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Women And Her Bladder Infections


The commonest causative agent is Escherichia Coli. It must be remembered that even though urine contains so called waste products of the body, it does not contain bacteria. However if bacteria enters the urinary system and multiplies, it can reach a critical concentration to cause a urinary infection which in selected situations can cause sepsis and even death.

There are two kinds of urinary infections, upper tract or kidney infection and lower tract or bladder infection. Lower tracts infection are more common and occur >95% of all UTI and the women present with pain passing urine (dysuria), urinary urgency and frequency and sometimes blood in the urine with fever. Upper tract infection are less common but potentially more serious. Patients can complain of flank pain and high fever and may even have a drop in blood pressure if sepsis occurs. Elderly patients with lower immunity status example in diabetics or those with retention of urine are at higher risk to be overwhelmed with infection.

In general, women are more susceptible to UTI when compared to men due to their anatomy of a short urethra which places the entrance of the bladder much close to the external environment. It does not help that the neighbor (vaginal cavity) is a potential reservoir for bacterial multiplication. In general, a sexually active woman is expected to have a couple of bladder infections a year and she only needs more investigations if UTI becomes more frequent and/or persistent in nature or if any upper tract infections occur.

Men on the other hand need a full investigation if he ever has a single episode of urinary tract infection be it lower or upper tract infection. In fact, we only expect men to have a UTI when he is older than 50 years and his prostate is enlarged and causing obstruction.

Most cystitis in women are simple in nature and they response to a course of appropriate antibiotic within a week after starting medications.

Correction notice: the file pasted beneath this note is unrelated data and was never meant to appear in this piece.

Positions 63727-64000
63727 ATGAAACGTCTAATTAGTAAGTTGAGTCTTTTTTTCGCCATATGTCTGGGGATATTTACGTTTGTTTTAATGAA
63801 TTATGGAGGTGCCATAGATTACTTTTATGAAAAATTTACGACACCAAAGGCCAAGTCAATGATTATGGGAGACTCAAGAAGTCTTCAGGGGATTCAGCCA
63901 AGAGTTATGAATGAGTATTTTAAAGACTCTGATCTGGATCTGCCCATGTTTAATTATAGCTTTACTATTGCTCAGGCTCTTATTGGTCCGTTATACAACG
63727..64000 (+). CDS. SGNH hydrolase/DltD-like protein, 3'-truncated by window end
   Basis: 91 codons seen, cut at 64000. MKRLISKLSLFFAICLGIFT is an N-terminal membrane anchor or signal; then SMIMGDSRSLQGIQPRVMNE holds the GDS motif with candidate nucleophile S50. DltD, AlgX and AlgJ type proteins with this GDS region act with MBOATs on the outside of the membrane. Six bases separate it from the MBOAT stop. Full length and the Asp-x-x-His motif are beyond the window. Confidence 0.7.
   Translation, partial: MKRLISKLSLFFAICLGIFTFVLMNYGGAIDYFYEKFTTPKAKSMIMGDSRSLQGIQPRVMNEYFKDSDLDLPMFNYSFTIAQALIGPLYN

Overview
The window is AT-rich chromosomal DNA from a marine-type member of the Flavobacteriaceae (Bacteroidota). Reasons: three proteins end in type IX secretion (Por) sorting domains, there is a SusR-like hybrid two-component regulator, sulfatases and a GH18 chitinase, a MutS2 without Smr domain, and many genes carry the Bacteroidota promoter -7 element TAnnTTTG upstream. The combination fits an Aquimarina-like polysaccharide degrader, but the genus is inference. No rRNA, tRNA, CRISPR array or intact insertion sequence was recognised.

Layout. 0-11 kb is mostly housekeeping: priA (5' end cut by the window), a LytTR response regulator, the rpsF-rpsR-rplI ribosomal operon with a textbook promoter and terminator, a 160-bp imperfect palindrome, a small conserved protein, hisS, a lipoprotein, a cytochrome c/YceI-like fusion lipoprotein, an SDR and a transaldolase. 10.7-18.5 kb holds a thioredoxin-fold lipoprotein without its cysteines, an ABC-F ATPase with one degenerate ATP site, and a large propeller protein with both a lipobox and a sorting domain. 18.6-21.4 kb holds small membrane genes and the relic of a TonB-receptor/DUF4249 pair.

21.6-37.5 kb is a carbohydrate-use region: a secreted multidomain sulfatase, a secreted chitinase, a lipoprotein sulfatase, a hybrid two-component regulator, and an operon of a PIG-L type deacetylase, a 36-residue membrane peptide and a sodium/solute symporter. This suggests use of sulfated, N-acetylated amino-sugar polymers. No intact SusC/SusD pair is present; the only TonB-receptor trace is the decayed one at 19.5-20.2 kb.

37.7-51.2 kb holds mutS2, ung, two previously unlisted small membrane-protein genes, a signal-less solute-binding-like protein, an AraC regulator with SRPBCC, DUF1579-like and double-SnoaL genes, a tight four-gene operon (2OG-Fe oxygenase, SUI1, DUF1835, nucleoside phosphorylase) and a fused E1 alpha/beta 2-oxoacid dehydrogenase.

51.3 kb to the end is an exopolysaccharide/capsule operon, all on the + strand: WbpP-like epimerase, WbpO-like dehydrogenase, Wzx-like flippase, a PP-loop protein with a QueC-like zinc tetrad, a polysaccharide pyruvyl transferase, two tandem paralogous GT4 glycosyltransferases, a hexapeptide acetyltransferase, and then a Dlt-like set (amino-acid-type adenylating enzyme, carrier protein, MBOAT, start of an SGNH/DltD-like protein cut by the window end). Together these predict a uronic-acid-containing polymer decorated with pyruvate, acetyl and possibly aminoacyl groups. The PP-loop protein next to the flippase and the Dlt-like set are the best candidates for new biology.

When woman has recurrent and/or persistent UTI, the attending doctor needs to order investigations to identify any precipitating factors.

This includes urinary stones disease, associated vaginal infections example fungal or sexually transmitted infections like chlamydia, congenital abnormalities in the urinary systems especially if the women are below 25 and not sexually active. These precipitating factors need to be treated/corrected to minimise UTI and prevent damage and scarring of the kidneys.

On occasion, a women presents with symptoms similar to a typical cystitis but are not suffering from cystitis. It is especially important to remember this fact when one’s symptoms are not resolved despite a negative urine culture after an adequate course of antibiotics. Some conditions which mimic cystitis include interstitial cystitis, carcinoma-in-situ, overactive bladder and post-menopausal cystitis. This needs a totally different approach to resolve the bladder symptoms.

Special UTI situations in women would include:

A new sexual partner

Women can suffer from what was previously called “honeymoon cystitis” where recurrent cystitis can occur up to 18 months as the vaginal mucosa gets use to a new flora from a new partner. Voiding after every sexual event and long term low dose antibiotic may help in selected cases.


Bladder infection in pregnancy may cause various issues like uterine irritation and reflux leading to increase chances of upper tract infection. Antibiotics are carefully chosen so as not to affect the fetus. Your obstetrician can advice you on this.

Post-menopausal women

Older women especially after more than 10 years post menopause may have an increase chance of bladder infection due to decrease immunity associated with thinning of the bladder and vaginal mucosa and decrease vascularity. There may also be associated bladder prolapsed causing incomplete emptying of urine which also potentially cause recurrent UTI.

A consultation with a urologist with interest in female urology or uro-gynaecologist would be useful in women with complicated UTI.

Dr Michael Wong

Medical Director & Senior Consultant Urologist
FAMS (Urology), FICS (USA), FRCS (Edinburgh),
M Med (Surgery), MBBS (S’pore)

Dr Michael Wong is a Senior Consultant Urologist who is internationally recognized for his surgical expertise and academic contribution to the field of Urology, in particular the subspecialized field of minimally invasive Endourology.

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